Kiltedyaksman said...

Sean's third paragraph is spot-on.

In my experience of gaming back in the day, and old school gaming today, is that only a learned D&D player would seek non-combative methods. Everyone is just downright keen start collecting orc heads.

The young guys I've been converting from 4E to LL would never think of establishing high ground, peppering with ranged attacks, throwing food for unintelligent pursuit - it's straight kill all monsters, preferably with melee weapons.

DJ, I think you are correct to say that 4E has done a much better job of making explicit how players will be rewarded than other versions of D&D. Although, older version of the game are guilty of kill everything mentality.

jonhendry2 said...

"peppering with ranged attacks"

Isn't that just wrapped up in some 'power' or other that is used by the player with the combat role of doing things like 'peppering with ranged attacks'?

Sean Robson said...

Not really. Old versions of the game don't have 'powers' in the way that 4E understands them, nor are there characters with specialized combat roles. Instead, the players come up with a strategy to suit the circumstance and environment, rather than a 'one size fits all' tactic/strategy/power that gets shoehorned into every situation. It is a subtle distinction but a very important one. "Peppering from on high" could just as easily be "toppling boulder onto their heads" or "luring them into that pit trap." This sort of play doesn't depend on powers or abilities, nor on specialist roles, just the inventiveness of players interacting with the milieu.

I came across this quote from a "Save My Game" article on the WotC website that, I think, illustrates that the game has shifted from a style of play that emphasized problem-solving and innovative strategy to overcome obstacles to one which solves every problem by hitting it with a sword until the problem falls down:
First and foremost, D&D PCs are almost always spoiling for a fight. Fighting is fun, most characters are built with fighting in mind, and—let’s face—it the reasons for fighting in D&D are nearly as shallow as they are abundant. Imagine if the real world worked that way; you would see more wanton violence than a zombie apocalypse. Another reason is that the characters are pretty self absorbed. They will forget subtleties concerning the personality and background of your NPCs, because they are typically focused on the subtleties of their own characters (typically subtleties on how to optimize their combat efficiency).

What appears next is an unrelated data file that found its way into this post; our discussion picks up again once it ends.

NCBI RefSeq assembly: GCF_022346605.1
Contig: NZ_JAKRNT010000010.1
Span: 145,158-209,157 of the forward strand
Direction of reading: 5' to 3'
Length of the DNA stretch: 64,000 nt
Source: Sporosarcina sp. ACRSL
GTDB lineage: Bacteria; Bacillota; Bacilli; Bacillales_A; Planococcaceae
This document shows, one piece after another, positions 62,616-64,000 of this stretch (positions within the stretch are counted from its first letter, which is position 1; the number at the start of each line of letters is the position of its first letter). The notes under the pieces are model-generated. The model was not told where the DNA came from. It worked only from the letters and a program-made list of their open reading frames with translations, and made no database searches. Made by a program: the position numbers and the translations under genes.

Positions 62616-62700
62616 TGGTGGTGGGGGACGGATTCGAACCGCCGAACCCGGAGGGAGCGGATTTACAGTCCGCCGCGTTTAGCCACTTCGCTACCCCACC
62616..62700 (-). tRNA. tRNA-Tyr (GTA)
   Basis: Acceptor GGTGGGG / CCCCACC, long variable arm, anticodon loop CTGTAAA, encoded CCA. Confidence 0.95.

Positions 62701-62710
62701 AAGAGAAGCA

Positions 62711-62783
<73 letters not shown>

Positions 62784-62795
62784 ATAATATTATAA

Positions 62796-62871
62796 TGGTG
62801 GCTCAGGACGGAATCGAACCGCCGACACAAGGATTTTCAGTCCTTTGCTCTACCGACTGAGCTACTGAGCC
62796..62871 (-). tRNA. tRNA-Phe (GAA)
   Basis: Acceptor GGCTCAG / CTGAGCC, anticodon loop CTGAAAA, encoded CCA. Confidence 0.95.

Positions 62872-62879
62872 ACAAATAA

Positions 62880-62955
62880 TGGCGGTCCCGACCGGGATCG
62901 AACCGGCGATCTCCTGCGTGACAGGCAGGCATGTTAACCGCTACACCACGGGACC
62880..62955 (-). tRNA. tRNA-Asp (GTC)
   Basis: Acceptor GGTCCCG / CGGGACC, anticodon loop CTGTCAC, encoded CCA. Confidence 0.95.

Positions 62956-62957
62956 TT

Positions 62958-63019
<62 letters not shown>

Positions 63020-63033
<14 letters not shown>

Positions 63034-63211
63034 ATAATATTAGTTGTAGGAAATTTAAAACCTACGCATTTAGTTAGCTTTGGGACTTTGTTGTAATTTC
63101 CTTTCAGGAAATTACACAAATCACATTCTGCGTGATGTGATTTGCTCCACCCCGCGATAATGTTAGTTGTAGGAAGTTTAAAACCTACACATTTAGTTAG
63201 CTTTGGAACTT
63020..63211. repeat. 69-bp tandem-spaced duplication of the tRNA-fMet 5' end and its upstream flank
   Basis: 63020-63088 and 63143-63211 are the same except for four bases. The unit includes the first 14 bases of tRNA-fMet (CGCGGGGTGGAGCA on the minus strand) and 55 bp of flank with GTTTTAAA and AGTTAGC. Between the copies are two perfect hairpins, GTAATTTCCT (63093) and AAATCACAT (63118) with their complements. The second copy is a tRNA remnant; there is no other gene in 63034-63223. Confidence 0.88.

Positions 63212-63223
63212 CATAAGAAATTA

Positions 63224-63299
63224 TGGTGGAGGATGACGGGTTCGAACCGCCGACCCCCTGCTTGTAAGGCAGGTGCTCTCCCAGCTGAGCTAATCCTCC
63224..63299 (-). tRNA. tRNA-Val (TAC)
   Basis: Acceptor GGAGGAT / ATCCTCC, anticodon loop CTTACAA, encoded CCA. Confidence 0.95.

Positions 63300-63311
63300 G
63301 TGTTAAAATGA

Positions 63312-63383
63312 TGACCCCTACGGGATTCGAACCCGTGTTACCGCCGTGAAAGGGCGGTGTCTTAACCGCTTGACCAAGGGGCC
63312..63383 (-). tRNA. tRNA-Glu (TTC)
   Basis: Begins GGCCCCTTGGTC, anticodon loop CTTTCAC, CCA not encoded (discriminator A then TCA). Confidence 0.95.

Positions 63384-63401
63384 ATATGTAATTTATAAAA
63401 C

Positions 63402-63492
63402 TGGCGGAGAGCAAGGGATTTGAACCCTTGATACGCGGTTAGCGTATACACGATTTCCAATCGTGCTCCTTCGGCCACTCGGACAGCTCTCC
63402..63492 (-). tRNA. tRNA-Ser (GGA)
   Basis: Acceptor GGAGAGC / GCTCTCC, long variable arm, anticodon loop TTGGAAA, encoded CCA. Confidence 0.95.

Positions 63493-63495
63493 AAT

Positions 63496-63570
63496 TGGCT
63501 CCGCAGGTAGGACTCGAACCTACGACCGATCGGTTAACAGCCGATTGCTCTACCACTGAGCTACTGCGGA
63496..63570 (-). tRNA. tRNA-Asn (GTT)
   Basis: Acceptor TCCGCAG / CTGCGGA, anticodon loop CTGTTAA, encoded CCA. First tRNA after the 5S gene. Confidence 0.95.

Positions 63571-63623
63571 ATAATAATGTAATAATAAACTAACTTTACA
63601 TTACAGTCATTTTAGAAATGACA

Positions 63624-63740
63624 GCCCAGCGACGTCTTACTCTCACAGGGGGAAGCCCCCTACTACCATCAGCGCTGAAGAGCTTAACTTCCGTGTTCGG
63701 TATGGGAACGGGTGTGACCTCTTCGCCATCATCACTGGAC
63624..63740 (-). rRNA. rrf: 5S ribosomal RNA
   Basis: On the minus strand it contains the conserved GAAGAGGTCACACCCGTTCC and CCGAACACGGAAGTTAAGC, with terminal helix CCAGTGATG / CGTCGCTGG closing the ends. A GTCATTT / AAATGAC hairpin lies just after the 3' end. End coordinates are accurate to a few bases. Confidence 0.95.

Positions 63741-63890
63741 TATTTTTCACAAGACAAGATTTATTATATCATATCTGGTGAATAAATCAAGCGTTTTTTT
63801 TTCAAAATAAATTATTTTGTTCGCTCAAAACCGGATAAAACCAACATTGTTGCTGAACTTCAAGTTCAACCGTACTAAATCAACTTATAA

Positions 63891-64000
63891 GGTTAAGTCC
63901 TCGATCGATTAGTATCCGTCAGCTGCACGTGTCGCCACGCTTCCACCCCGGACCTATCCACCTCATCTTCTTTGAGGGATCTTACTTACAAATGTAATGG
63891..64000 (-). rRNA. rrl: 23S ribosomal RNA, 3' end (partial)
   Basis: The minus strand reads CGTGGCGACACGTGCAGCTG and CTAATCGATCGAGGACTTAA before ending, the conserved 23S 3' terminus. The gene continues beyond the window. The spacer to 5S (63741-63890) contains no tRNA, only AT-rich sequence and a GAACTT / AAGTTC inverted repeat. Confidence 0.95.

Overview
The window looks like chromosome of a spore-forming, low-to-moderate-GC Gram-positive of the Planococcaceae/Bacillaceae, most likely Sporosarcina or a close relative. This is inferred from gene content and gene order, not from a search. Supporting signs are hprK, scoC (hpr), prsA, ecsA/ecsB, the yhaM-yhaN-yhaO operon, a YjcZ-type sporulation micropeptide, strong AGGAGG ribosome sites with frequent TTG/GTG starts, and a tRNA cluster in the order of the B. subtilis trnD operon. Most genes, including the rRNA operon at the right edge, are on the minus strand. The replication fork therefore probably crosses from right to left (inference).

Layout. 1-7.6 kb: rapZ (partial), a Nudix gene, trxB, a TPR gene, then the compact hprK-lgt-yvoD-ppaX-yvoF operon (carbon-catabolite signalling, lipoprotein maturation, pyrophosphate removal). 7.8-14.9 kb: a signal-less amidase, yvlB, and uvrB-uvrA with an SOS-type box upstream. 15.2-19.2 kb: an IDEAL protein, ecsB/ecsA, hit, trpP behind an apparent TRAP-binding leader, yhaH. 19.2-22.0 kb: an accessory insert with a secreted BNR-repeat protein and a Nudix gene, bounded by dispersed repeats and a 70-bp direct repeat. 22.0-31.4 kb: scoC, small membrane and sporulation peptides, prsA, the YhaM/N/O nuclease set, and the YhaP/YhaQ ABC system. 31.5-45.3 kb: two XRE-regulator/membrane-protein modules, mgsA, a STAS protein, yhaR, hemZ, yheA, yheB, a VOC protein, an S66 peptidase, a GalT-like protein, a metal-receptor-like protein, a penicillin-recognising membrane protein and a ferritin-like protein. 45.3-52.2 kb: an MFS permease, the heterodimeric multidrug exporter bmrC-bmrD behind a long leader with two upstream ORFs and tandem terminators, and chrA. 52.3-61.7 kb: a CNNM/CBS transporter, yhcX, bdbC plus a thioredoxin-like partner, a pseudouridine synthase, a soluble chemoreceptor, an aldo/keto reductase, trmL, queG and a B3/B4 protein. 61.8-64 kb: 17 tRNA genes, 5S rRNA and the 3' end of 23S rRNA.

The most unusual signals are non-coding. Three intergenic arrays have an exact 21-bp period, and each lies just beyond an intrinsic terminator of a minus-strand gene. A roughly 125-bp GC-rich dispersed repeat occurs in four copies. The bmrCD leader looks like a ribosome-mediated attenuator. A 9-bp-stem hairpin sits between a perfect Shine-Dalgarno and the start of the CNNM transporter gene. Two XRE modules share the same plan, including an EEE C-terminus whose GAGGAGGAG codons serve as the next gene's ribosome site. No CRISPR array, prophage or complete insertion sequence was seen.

Dave Cesarano said...

It's stuff like this that makes me feel as if 4E is simply a video game translated to a tabletop. It stifles creativity and problem-solving. Some adherents have argued that "good DMs" and "good players" don't have to play 4E like it was WoW, but the truth is, the entire engine is predicated upon treating it like WoW.

And to the extent that they did not, the fault lies with the game designers, not the players: one, the award system was not well communicated; two, the treasure for experience mechanic didn't resonate with those unfamiliar with the swords and sorcery genre.

I think this is a great statement that, in a lot of ways, sums up my issues with the XP system of OD&D and the OSR in general. I preferred how "silver age" D&D gave awards for roleplaying and class/character-based achievements. However, even James at Grognardia refuses to apply any awards other than treasure/killing. This, in my opinion, places the emphasis on getting loot, no matter what. Exploring the world, creating items, converting souls to your faith, composing a ballad, etc., these things are totally superfluous to OD&D--they gain you no real experience and are mechanically a waste of time.

I take issue with that. No wonder the emphasis shifted from treasure to killing. The only things in OD&D that improved was survivability when you leveled up. Your character didn't get better at composing rhymes or preaching the faith.

Scallop Skulled Skald said...

It's stuff like this that makes me feel as if 4E is simply a video game translated to a tabletop. It stifles creativity and problem-solving.

One of the greatest joys of tabletop gaming is "counting coup" on the DM by foiling the machinations of opponents or coming up with an off-the-wall means of circumventing an obstacle. You just can't pull that on a CPU.

"My to-hit roll with the spetum was sufficient to hit AC 7, so (redacted-spoiler) has been divested of her Greater Tentacle Rod."

jonhendry2 said...